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Initial call to join a Class-action Lawsuit v. US Government

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CALSUS:
We invite parties interested in a class-action lawsuit against the US Government for patent infringement, to join the group: http://patentbuddy.com/groups/overview/my/Inventors-who-had-their-idea-stolen-by-the-US-Government/45. The goal of this group is to gather inventors who had their ideas stolen by the US Government in the below manner, and file a class-action lawsuit against the Government.

In a nutshell: the US Government is currently using a rather simple trick to get away with the multibillion massive theft: they passed an unconstitutional law which enables them to steal any idea from a Ph.D. thesis, as long as they both file for protection and grant the patent to themselves within 1 year since the inventor's oral defense. Basically, they count on the inventor's poverty during the initial 5 years of general protection which is granted under the Constitution and internationally to everyone for all ideas patentable.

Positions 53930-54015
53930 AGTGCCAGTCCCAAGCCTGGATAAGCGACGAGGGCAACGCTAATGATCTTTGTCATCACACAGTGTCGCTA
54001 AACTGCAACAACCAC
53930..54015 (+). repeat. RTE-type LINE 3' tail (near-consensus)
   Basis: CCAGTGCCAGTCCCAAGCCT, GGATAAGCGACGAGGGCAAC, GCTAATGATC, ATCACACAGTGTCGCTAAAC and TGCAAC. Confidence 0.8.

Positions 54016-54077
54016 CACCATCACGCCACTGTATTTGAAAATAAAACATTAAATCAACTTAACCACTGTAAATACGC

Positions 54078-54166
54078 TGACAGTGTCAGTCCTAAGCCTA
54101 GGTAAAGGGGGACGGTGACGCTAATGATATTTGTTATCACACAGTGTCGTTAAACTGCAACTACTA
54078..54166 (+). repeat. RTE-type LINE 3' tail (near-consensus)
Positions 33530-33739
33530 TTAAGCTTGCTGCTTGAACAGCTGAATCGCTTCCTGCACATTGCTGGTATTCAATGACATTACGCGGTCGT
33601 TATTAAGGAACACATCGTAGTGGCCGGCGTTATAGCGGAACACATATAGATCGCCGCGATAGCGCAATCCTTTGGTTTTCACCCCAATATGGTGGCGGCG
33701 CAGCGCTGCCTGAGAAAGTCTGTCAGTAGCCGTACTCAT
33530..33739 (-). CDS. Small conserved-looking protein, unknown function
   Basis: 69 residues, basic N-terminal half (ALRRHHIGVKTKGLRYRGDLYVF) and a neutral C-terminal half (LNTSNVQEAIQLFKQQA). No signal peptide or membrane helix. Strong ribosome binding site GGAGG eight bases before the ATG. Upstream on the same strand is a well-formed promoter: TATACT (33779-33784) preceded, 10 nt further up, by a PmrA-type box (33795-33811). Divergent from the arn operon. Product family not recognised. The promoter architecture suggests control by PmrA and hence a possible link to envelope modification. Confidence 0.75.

Both US and foreign nationals are welcome to join us. To join, the USPTO may or may not subsequently admit in writing that the Government has stolen your idea.

Feel free to circulate this call, and do encourage colleagues to join us.

HolmesBoy:
I know a guy that, as a part time job, thinks up ideas for inventions. He sells his ideas to another guy. He's currently unemployed and talks about how the government is stealing his ideas. I'll let him know about this exciting opportunity.

avarist:
caveat: Get patents if possible, otherwise any published theory can be build upon by others to make working models and get patents (presuming of course the PhD is on an actual patentable thing and not just some junk polysci thesis/dissertation).

Seems pretty open and shut dosn't it?

Julie Fern:

--- Quote from: lawschoolsux on October 06, 2012, 11:47:45 PM ---caveat: Get patents if possible, otherwise any published theory can be build upon by others to make working models and get patents (presuming of course the PhD is on an actual patentable thing and not just some junk polysci thesis/dissertation).

Seems pretty open and shut dosn't it?

--- End quote ---

what numbnuts.  julie hardly know where start.

avarist:

--- Quote from: Julie Fern on October 08, 2012, 05:44:03 PM ---
--- Quote from: lawschoolsux on October 06, 2012, 11:47:45 PM ---caveat: Get patents if possible, otherwise any published theory can be build upon by others to make working models and get patents (presuming of course the PhD is on an actual patentable thing and not just some junk polysci thesis/dissertation).

Seems pretty open and shut dosn't it?

--- End quote ---

what numbnuts.  julie hardly know where start.



--- End quote ---

then do the world a favor and don't.  :P

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